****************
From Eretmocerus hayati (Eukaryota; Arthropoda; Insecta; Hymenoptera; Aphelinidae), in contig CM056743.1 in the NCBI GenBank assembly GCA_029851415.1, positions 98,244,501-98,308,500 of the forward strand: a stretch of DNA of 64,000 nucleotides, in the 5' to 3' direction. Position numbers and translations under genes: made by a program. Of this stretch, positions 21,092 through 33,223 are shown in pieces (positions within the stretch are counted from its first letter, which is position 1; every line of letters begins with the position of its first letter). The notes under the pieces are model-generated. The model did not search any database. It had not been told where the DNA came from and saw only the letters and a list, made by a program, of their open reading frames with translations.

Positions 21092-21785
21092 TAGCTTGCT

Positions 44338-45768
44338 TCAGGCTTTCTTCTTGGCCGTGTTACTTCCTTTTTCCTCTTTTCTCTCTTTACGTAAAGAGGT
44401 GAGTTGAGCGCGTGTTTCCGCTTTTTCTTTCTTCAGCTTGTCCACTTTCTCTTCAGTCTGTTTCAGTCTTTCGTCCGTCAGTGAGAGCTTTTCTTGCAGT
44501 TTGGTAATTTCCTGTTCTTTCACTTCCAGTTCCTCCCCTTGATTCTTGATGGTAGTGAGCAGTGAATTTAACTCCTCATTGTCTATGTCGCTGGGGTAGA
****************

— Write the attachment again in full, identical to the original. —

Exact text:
From Eretmocerus hayati (Eukaryota; Arthropoda; Insecta; Hymenoptera; Aphelinidae), in contig CM056743.1 in the NCBI GenBank assembly GCA_029851415.1, positions 98,244,501-98,308,500 of the forward strand: a stretch of DNA of 64,000 nucleotides, in the 5' to 3' direction. Position numbers and translations under genes: made by a program. Of this stretch, positions 21,092 through 33,223 are shown in pieces (positions within the stretch are counted from its first letter, which is position 1; every line of letters begins with the position of its first letter). The notes under the pieces are model-generated. The model did not search any database. It had not been told where the DNA came from and saw only the letters and a list, made by a program, of their open reading frames with translations.

Positions 21092-21785
21092 TAGCTTGCT

Positions 44338-45768
44338 TCAGGCTTTCTTCTTGGCCGTGTTACTTCCTTTTTCCTCTTTTCTCTCTTTACGTAAAGAGGT
44401 GAGTTGAGCGCGTGTTTCCGCTTTTTCTTTCTTCAGCTTGTCCACTTTCTCTTCAGTCTGTTTCAGTCTTTCGTCCGTCAGTGAGAGCTTTTCTTGCAGT
44501 TTGGTAATTTCCTGTTCTTTCACTTCCAGTTCCTCCCCTTGATTCTTGATGGTAGTGAGCAGTGAATTTAACTCCTCATTGTCTATGTCGCTGGGGTAGA